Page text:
How to Focus on What You Can Do Rather Than What You Can’t


If your life is everything you dreamed it would be or is giving you more than you could hope for, then congratulations. There’s no point in reading any further, although I might tell you to dream bigger.

However, I’d be willing to bet there’s at least one part of your life you’d like to change or improve, but you might not know how. Maybe you know what to do but don’t have the energy or motivation to even start. Or perhaps you say to yourself, “Well, it’s not really that bad so I can live with it. Others are worse off, so it’s OK.”

What’s preventing you from living the life you dream of living? For most people, it’s fear. Fear of changing, fear of giving up things, fear of failure. As a result, the first obstacle they encounter stops them in their tracks.

But the biggest reason so few of us are not “living the dream” is simply the result of how we see the world. That is the single biggest determinant of how we live our lives.

Think back to the birth of your child or of some family member. That little person comes into this world with a completely clean slate, having knowledge of nothing except, perhaps, their mother’s voice. When they become old enough to listen, you, their parents, and their teachers will encourage them to believe they can become just about anything they want to be. As they grow older and life gets more complicated, that conversation will change to include boundaries and rules and the need to ask for permission.

Don’t believe me? Then look back at how many times today your actions were based on perceived conditions or limits or because you needed someone’s approval. You can’t plan that trip because you don’t have enough money. You can’t take that training course because you didn’t get your boss’ approval. How did your life go from having no constraints at birth to a world governed by them?

Little by little, our language becomes filled with the things we can’t do or won’t be able to do or are not allowed to do. Our lives become dictated by what others believe we need to know or who we need to be. Little by little, the lens through which we see the world (let’s call this our life lens) limits what we actually see. Over time, this increases our awareness of what’s lacking in our lives, and that becomes all we see.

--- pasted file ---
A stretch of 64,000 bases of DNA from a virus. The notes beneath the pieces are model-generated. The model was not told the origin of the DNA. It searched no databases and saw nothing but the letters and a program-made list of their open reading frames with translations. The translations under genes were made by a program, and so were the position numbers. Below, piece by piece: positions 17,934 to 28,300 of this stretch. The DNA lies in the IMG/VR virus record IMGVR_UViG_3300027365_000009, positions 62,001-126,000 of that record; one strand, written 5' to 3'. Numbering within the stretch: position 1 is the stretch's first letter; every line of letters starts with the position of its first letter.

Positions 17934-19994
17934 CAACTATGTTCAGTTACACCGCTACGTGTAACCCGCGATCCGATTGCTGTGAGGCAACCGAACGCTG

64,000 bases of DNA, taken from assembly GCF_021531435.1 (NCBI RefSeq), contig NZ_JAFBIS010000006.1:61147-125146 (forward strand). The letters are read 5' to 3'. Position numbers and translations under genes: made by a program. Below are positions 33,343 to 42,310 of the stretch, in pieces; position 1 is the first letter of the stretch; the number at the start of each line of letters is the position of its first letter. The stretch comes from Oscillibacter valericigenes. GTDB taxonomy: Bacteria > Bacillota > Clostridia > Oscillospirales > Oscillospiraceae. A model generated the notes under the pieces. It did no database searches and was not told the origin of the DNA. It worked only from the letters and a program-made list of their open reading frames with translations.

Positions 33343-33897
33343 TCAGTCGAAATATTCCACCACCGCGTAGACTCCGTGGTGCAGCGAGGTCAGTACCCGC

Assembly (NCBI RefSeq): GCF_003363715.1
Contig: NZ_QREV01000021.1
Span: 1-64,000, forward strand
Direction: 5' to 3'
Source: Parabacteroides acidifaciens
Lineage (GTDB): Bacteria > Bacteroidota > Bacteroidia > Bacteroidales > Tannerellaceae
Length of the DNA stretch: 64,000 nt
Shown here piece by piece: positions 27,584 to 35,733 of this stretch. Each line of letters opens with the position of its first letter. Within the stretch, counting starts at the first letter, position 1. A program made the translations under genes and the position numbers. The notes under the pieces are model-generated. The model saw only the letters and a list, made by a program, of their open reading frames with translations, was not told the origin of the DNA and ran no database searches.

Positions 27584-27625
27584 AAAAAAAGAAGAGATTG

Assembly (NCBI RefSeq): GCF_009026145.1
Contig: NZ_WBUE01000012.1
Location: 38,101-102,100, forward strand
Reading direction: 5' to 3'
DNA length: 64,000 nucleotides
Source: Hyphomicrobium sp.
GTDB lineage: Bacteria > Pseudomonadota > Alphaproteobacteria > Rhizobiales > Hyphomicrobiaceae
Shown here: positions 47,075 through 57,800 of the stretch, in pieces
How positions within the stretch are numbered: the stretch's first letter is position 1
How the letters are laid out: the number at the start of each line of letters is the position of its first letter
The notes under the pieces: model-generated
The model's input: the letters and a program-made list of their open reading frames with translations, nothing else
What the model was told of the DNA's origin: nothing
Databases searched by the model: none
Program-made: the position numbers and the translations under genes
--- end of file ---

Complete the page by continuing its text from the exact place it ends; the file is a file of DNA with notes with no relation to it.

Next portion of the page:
Let’s look at it another way, through a different lens (pardon the pun). With every action you performed today, did it take you closer to living the life you always dreamed of living? Do you even know what that life looks like?

None of us can pause or rewind our lives. They will continue without our permission. In other words, we don’t get a choice about living our lives. What we do get to choose is determining what matters most to each of us. If you’re going to put your energy into living a certain way, isn’t it better to be on what truly matters to you?

believe-pic

You will be thrown all kinds of ideas of how to live your life, what you should do and what you should learn. You can always default to living a life based on your current habits and patterns, but I can tell you that if you feel the least bit inhibited or restricted living this way, then this is a life you are not meant to be living.

When my son, Ben, came into the world, his so-called completely clean slate was instantly marred with phrases like, “never walk, talk or go to school” and “has no potential.” Seemingly impenetrable barriers were placed in his way from the outset with a singular focus on all the things he wouldn’t be able to do. At the time, we let these limiting views shape our life lens, which didn’t allow us to see a world beyond these constraints. Over the years, Ben’s ability to never give up helped us become aware that our habits and patterns were restricting his growth and ours.

We slowly began to alter our life lens to envision a different world:

     So, what if Ben could use a computer to speak instead of his lips?

     What if he could be physically supported enough to allow him to use his legs to move?

     What if schools truly included him and he was given the right environment to learn?

If we could envision all of these things happening, how would we be living our lives? Answer: A world of never walking, talking or going to school would be history.

I believe the physicists who tell us that subatomic particles like protons and electrons exist even though I can’t see them. Put another way, just because I can’t see something doesn’t mean it doesn’t exist. But if I assume these things do exist, then my awareness of a world beyond what I can see is greatly heightened and improved.

So, what does particle physics have to do with living a life you always dreamed of living? Well, that’s precisely the first step – start believing that all you see (or are told to see) is not all there is. How you see the world determines how you will live your life.

If you’re a parent of a child with a disability (like me), taking this first step will allow you to shift your focus to the things your child can do.

If you’re a healthcare professional helping to heal your patients, taking this first step will start to show you a world that’s more than just pathology and deficits.

If you’re an educator, taking this first step will help you broaden your reach to include and support all students.

Change your world view and your life will change. I guarantee it.

This post originally appeared on Third Time Lucky.

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